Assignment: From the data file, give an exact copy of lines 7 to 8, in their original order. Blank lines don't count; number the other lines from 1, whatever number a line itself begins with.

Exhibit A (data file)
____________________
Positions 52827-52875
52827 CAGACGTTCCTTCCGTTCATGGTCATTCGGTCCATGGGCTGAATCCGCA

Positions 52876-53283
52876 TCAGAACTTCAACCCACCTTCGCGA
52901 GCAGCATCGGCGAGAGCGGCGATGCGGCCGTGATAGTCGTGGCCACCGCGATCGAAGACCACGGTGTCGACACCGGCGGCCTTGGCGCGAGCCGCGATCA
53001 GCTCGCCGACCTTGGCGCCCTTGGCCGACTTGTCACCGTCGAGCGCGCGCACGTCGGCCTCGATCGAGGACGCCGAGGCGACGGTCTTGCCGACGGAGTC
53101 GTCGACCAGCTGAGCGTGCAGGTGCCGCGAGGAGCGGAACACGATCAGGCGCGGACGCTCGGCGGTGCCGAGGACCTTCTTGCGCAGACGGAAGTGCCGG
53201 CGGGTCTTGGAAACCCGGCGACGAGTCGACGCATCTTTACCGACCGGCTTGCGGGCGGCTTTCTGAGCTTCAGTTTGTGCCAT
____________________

53101 GTCGACCAGCTGAGCGTGCAGGTGCCGCGAGGAGCGGAACACGATCAGGCGCGGACGCTCGGCGGTGCCGAGGACCTTCTTGCGCAGACGGAAGTGCCGG
53201 CGGGTCTTGGAAACCCGGCGACGAGTCGACGCATCTTTACCGACCGGCTTGCGGGCGGCTTTCTGAGCTTCAGTTTGTGCCAT